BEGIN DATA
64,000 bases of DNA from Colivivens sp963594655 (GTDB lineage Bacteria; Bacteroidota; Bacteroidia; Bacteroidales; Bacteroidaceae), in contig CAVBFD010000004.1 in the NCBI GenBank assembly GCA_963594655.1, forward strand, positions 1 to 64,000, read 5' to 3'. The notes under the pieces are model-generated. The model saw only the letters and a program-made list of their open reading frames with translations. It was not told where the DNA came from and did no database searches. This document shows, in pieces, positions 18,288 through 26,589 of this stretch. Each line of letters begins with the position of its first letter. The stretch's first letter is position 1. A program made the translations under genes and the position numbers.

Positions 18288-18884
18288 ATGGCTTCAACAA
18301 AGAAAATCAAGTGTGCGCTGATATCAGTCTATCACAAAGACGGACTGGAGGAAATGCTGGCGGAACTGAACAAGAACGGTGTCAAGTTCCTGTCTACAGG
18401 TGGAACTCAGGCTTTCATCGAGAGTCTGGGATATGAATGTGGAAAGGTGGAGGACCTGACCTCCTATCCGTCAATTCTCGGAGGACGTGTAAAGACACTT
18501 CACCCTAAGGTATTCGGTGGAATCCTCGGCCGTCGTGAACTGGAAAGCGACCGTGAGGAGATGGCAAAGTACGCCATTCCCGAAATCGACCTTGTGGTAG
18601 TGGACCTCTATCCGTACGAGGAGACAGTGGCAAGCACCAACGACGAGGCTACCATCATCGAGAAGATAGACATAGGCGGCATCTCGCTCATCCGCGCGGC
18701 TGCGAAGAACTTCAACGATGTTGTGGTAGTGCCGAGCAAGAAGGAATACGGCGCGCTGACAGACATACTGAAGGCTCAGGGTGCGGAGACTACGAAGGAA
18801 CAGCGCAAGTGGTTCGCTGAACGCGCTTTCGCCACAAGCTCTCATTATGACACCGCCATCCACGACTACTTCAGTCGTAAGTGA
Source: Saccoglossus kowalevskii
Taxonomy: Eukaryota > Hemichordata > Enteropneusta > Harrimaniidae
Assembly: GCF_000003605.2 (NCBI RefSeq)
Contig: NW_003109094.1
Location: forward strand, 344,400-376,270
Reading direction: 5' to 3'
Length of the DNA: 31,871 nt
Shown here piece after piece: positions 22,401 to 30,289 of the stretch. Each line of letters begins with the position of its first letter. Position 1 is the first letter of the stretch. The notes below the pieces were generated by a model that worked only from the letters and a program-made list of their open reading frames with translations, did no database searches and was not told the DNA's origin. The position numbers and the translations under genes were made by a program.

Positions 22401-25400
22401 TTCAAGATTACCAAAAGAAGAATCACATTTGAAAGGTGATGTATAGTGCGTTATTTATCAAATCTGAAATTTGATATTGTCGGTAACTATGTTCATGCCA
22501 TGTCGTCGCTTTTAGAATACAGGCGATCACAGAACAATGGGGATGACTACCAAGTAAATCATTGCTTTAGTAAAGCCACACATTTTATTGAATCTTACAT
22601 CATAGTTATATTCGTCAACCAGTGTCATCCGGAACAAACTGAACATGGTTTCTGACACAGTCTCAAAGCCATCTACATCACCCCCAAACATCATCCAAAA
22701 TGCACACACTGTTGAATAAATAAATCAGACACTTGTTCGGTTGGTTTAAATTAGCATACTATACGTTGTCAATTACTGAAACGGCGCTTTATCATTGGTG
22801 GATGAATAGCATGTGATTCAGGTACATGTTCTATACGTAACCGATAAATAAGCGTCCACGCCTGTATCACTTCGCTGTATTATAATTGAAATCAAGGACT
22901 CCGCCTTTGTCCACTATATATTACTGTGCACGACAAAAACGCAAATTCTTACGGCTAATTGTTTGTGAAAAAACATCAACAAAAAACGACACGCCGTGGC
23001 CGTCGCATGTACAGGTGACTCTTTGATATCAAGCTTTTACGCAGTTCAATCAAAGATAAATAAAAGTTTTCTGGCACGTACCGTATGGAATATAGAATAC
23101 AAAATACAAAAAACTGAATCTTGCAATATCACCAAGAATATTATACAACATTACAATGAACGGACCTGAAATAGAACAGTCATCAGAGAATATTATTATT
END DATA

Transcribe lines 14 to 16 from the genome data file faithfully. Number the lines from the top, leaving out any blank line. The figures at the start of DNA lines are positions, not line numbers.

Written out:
Location: forward strand, 344,400-376,270
Reading direction: 5' to 3'
Length of the DNA: 31,871 nt